Robert had married Barbara Rattray, presumed to have been a sister of Alexander Rattray of Dalrulzion. He eventually seems to have been killed by a band of Highland caterans, about 1600; two of his slayers: Donald na Slogg and Finlay-a-Baleia, were caught by John Robertson, 6th baron of Straloch (the MacThomases western neighbor), who hanged them from two birch trees in the woods of Ennochdhu. Afterwards Robert's widow married Alexander Farquharson, 1st of Allanquoich, whose younger brother John Farquharson, 1st of Tullycairn, married Robert's only daughter Elspeth. She was infeft in the Thom as heir to her father on 8th August 1616, and transferred the feu to her stepfather the same day, with her husband's consent. Although all this may have been perfectly fair and above board, it would not be difficult to see in this episode a sordid conspiracy, with the wretched girl's marriage as no more than a device to enable a grasping step-father to possess himself the MacThomas lands aided by the convenience of his brother and the infatuated widow of their former owner. This may well have been the first act of Farquharson aggrandizement at the expense of the MacThomases in Glenshee, whom they were eventually to supplant and bring ruin.

From Clach A' Choilich: The magazine of the Clan MacThomas Society.

Clan MacThomas: Days of Glory

Thomas, a Gaelic speaking Highlander, known as Tomaidh Mor (i.e. Great Tommy), from whom the clan takes its name, was a descendant of the Clan Chattan Mackintoshes, his grandfather having been a son of William, 8th Chief of Clan Chattan. Thomas lived in the 15th century, at a time when the Clan Chattan Confederation had become large and unmanageable. Therefore, he took his kinsmen and followers across the Grampians, from Badenech to Glenshee where they settled and flourished being known as McComie (phonetic form of the Gaelic MacThomaidh), McColm and McComas (from MacThom and MacThomas). To the government in Edinburgh, they were known as MacThomas and are so described in the Poll of the Clans in the Acts of the Scottish parliament of 1587 and 1595. MacThomas remains the official name of the clan to this day, notwithstanding the fact that few of its members have ever actually been named MacThomas.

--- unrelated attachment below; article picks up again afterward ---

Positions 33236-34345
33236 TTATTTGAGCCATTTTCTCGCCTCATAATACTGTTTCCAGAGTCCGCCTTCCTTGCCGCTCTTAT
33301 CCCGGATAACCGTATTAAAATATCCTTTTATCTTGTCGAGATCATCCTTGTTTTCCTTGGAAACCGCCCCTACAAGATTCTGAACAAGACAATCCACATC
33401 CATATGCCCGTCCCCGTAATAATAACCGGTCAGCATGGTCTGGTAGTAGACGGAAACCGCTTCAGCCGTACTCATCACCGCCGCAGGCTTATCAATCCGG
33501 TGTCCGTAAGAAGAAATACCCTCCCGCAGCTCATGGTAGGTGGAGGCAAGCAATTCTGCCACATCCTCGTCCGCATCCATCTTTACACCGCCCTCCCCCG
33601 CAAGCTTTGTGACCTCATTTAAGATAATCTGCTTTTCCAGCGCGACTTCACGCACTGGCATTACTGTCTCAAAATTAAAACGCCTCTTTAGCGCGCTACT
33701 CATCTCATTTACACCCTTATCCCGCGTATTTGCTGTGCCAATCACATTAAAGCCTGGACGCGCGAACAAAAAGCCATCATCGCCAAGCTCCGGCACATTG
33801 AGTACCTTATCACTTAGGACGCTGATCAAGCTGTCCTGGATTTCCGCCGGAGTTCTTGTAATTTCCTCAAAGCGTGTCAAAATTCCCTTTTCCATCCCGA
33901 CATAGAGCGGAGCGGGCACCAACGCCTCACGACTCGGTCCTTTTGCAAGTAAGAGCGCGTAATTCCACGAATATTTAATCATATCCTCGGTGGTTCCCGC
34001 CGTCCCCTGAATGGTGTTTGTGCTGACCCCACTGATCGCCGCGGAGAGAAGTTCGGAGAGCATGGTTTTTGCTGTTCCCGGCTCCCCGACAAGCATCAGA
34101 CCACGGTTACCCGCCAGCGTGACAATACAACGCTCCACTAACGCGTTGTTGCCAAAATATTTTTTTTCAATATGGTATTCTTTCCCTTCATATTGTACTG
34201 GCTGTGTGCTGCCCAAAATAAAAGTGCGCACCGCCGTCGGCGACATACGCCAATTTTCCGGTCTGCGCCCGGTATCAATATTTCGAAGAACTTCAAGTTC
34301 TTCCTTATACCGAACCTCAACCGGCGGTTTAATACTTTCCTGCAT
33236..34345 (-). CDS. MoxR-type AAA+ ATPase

The early chiefs of the Clan MacThomas were seated at the Thom, on the east bank of the Shee Water opposite the Spittle of Glenshee, the site is thought to be that of the tomb of the legendary Diarmid of Fingalian saga, with which Glenshee has so many associations. When the 4th Chief, Robert McComie of the Thom, was murdered (c. 1600), the chiefship passed to his brother, John McComie of Finegand. Therefore, the seat of the chiefs was moved to Finegand about three miles down the glen. Finegand is a corruption of the Gaelic "Feith nan Ceann" meaning "burn of the heads." This refers to the time when some tax collectors were attacked by some clansman, who cut off their heads and threw them in a nearby burn. By now, the MacThomases had acquired a lot of property in the glen and houses were well established at Kerrow and Benzian with shielings up Glen Beag. The time was spent breeding cattle and fighting off those seeking to rustle them, one such skirmish, in 1606, being remembered as the Battle of the Cairnwell.

The 7th Chief was John McComie (Iain Mor). His deeds passed into the folklore of Perthshire and Angus, wherein he is generally known as "McComie Mor." The legends surrounding this Highland hero abound. In defense of a poor widow, he single handedly put to flight some tax collectors, he killed the Earl of Atholl's champion swordsman, he slew a man that had insulted his wife, he fought his son in disguise to test his courage, he overcame a ferocious bull with his bare hands, and he said to have been familiar with the supernatural. Today, a large stone at the head of Glen Prosen is known as McComie Mor's Putting Stone, a nearby spring as McComie Mor's Well, and at the top of Glen Beannie a rock shaped like a seat is called McComie Mor's Chair.